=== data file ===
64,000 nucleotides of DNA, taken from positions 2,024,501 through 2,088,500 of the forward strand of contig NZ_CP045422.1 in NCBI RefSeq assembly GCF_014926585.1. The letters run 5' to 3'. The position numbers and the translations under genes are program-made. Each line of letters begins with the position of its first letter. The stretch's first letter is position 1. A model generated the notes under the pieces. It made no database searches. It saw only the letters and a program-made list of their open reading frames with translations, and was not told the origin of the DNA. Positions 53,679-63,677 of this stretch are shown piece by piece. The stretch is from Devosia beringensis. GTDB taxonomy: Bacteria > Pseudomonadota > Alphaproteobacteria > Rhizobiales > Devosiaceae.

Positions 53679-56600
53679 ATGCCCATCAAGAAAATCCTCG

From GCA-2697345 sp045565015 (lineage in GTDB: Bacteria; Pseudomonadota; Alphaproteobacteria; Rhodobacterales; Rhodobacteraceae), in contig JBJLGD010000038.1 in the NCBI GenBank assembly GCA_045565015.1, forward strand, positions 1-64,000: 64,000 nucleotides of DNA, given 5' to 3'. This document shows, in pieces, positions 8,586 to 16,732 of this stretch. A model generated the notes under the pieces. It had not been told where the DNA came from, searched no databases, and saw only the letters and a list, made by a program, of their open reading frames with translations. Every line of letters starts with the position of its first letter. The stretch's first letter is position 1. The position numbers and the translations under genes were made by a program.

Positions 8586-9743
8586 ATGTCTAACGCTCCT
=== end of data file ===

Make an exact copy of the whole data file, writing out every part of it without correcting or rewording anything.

64,000 nucleotides of DNA, taken from positions 2,024,501 through 2,088,500 of the forward strand of contig NZ_CP045422.1 in NCBI RefSeq assembly GCF_014926585.1. The letters run 5' to 3'. The position numbers and the translations under genes are program-made. Each line of letters begins with the position of its first letter. The stretch's first letter is position 1. A model generated the notes under the pieces. It made no database searches. It saw only the letters and a program-made list of their open reading frames with translations, and was not told the origin of the DNA. Positions 53,679-63,677 of this stretch are shown piece by piece. The stretch is from Devosia beringensis. GTDB taxonomy: Bacteria > Pseudomonadota > Alphaproteobacteria > Rhizobiales > Devosiaceae.

Positions 53679-56600
53679 ATGCCCATCAAGAAAATCCTCG

From GCA-2697345 sp045565015 (lineage in GTDB: Bacteria; Pseudomonadota; Alphaproteobacteria; Rhodobacterales; Rhodobacteraceae), in contig JBJLGD010000038.1 in the NCBI GenBank assembly GCA_045565015.1, forward strand, positions 1-64,000: 64,000 nucleotides of DNA, given 5' to 3'. This document shows, in pieces, positions 8,586 to 16,732 of this stretch. A model generated the notes under the pieces. It had not been told where the DNA came from, searched no databases, and saw only the letters and a list, made by a program, of their open reading frames with translations. Every line of letters starts with the position of its first letter. The stretch's first letter is position 1. The position numbers and the translations under genes were made by a program.

Positions 8586-9743
8586 ATGTCTAACGCTCCT